Month: July 2017

Why is the Bible so violent?

During the time of Noah, God wiped out humanity with a flood (Gen. 6-9).
During the time of Moses, God killed all the Egyptian firstborns and then drowned their army in the Red Sea (Exo. 12, 14).
During the time of Saul, God told Saul to completely slaughter the Amalekites (1 Sam. 15).
During the time of David, God smote Uzzah for merely trying to stabilize the Ark of the Covenant (2 Sam. 6).
During the time of Hezekiah, God destroyed 185,000 Assyrian soldiers (2 Kgs 19:35).

Why is the Bible so violent?

To hear my 38 minute response to this question, click on the video.

Christ Community Church (a multi-campus church in the Chicago suburbs) invited me to speak on violence in the Bible as a part of their summer of 2017 sermon series entitled, “Elephants, the questions we can’t ignore.”

The video begins with an moving 2-minute story that answers the question, “Do elephants really never forget?”  I appear at the 2:05 mark.

To listen to the audio, click here.

I don’t cover all the incidents of violence in the Bible, but focus on what I believe to be the most troubling one, the Canaanite conquest recorded in the book of Joshua.  Some of this material appears in God Behaving Badly, or in my Relevant article on the Canaanite Genocide.

Enjoy.

 

Dave in Liberia

LIFES Group Afterwards April 2017On Saturday (April 8) at 1:00 am I was picked up by Moses, the LIFES (= Liberia International Fellowship of Evangelical Students) staff-worker, and his family.  Shannon joined us from Guinea Bissau later that evening.  I was scheduled to speak at Monrovia Christian Fellowship on Sunday at the second service, but with typical African warmth, my friend Pastor Joshua invited me last minute to speak at the early service also. “Sure,” I replied.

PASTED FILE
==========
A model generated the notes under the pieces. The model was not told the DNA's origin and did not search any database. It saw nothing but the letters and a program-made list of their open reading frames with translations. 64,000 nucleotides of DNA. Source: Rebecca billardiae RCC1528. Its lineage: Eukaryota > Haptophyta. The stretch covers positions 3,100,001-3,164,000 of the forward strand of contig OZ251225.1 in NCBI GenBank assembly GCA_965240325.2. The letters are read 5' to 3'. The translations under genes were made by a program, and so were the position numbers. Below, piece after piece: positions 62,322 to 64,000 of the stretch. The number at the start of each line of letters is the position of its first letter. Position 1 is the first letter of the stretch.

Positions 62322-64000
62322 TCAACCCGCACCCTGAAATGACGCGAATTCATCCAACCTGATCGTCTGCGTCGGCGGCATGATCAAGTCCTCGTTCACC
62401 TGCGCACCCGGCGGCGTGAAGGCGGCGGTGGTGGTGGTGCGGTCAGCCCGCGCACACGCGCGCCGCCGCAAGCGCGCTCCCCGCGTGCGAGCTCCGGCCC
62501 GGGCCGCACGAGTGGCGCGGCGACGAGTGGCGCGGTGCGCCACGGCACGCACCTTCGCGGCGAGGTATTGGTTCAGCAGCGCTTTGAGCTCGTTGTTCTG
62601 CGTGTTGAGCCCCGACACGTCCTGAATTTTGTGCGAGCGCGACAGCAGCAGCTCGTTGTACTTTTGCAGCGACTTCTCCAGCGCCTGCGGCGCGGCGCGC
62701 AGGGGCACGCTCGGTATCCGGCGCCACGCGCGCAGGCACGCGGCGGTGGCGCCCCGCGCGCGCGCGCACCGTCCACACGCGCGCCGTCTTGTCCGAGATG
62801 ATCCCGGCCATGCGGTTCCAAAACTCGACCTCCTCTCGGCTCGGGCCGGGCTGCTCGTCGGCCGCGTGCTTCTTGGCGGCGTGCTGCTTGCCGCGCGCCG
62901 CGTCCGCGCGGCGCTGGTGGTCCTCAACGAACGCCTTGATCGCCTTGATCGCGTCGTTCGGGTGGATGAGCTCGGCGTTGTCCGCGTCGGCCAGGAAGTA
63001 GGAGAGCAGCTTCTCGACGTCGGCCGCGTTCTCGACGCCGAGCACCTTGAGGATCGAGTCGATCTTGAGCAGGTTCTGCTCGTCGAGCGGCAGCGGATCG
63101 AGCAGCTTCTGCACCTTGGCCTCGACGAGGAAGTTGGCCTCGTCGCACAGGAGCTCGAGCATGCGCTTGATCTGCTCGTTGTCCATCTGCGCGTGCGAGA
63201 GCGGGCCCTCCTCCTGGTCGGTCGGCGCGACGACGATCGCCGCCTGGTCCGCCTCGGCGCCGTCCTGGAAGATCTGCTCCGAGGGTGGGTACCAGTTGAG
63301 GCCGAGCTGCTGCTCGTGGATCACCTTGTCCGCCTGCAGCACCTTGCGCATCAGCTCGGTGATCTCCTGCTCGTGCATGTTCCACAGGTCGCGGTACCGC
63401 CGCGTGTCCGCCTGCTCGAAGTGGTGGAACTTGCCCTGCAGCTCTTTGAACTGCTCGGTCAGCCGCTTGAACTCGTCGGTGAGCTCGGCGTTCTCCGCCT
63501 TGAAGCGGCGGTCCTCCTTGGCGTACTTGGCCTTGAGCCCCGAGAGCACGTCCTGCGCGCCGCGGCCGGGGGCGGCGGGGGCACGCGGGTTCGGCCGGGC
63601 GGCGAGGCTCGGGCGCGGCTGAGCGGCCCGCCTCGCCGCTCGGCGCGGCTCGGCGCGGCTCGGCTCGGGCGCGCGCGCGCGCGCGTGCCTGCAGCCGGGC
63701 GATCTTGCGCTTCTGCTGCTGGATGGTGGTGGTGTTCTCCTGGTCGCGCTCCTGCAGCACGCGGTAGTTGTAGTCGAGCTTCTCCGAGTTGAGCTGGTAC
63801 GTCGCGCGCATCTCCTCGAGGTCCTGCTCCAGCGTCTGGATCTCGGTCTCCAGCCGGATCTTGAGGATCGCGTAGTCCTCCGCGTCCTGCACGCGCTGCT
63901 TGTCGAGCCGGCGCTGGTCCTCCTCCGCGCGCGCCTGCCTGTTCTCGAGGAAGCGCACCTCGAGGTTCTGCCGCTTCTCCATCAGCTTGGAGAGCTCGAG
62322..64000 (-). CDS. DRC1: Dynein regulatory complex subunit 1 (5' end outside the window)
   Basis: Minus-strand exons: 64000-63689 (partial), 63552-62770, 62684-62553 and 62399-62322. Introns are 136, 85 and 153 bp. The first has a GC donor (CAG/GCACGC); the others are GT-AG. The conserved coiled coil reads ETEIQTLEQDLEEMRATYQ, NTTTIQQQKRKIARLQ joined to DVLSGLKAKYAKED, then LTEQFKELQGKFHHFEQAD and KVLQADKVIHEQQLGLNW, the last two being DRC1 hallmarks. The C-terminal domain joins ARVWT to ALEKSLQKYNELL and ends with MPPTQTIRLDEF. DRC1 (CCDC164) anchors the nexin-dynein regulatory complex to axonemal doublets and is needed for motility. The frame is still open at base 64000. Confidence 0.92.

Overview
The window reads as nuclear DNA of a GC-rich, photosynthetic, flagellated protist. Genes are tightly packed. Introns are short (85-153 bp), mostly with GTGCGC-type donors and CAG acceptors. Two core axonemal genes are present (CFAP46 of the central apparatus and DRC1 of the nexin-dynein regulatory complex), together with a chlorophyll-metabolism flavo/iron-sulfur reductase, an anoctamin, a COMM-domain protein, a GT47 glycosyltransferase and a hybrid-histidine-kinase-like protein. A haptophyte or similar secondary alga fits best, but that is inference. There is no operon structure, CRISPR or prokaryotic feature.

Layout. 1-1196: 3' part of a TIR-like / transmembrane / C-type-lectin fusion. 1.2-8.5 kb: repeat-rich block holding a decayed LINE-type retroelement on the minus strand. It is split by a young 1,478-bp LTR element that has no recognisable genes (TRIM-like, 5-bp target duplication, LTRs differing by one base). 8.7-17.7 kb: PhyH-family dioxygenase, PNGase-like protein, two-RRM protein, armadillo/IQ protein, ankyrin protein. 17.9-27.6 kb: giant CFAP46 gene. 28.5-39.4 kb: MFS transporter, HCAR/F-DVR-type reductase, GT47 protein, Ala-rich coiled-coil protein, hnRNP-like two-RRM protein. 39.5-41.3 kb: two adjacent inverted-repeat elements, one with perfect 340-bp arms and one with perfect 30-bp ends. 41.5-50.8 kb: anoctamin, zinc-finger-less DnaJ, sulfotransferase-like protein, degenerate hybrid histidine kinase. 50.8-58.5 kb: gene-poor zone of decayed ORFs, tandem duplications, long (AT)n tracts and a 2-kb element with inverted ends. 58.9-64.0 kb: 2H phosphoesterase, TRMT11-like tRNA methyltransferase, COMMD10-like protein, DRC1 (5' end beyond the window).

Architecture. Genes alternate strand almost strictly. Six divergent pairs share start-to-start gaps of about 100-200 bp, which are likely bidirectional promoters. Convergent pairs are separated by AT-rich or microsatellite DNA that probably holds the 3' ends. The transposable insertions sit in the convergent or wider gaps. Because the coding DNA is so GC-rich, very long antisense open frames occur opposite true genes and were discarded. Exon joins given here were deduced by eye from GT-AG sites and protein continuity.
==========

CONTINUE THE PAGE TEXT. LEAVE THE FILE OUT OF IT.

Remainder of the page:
As I entered the sweltering sanctuary I thought agreeing to a homiletic “double-header” was a bad idea.  I wasn’t used to the heat.  A few weeks earlier I had been shoveling snow off my driveway in Pennsylvania.  As I preached on the smiting of Uzzah (my go-to sermon; 2 Samuel 6:1-11) my light blue shirt became distinctly two-toned—because of sweat.  Afterwards, a woman came up to Shannon and I, telling us just the day before she was reading the story of Uzzah and was distressed because she couldn’t understand it.  The talk felt like God answering her prayer.

Dave Carrying Well Water

On Monday, we spent several hours filling up large barrels of water at LIFES student camp site.  There was no running water, so cooking, bathing, flushing were all dependent upon getting those barrels full.  We filled them from the well with a bucket on a long rope.  It took several hours, but right as my back started to ache (my shirt had already changed color), I realized this was phenomenal preparation for my talks.  At the camp I would teach on the Wedding at Cana (John 2) and the Samaritan Woman (John 4), two passages where wells and water feature prominently.  I was doing first-hand research, and just like the Samaritan woman, we were doing this at mid-day.  (But I still don’t think that means we’re prostitutes; see Prostitutes & Polygamists, page 81.) The students at the camp filled up the barrels for the rest of the week and slept on thin mats on hard concrete classroom floors.  We were humbled by the costs these LIFES students were willing to pay to study the Word of God with us.  I particularly enjoyed my conversations with two students.  Pray for Ibrahim a recent convert and Cyrus who is helping to start a new fellowship on his campus.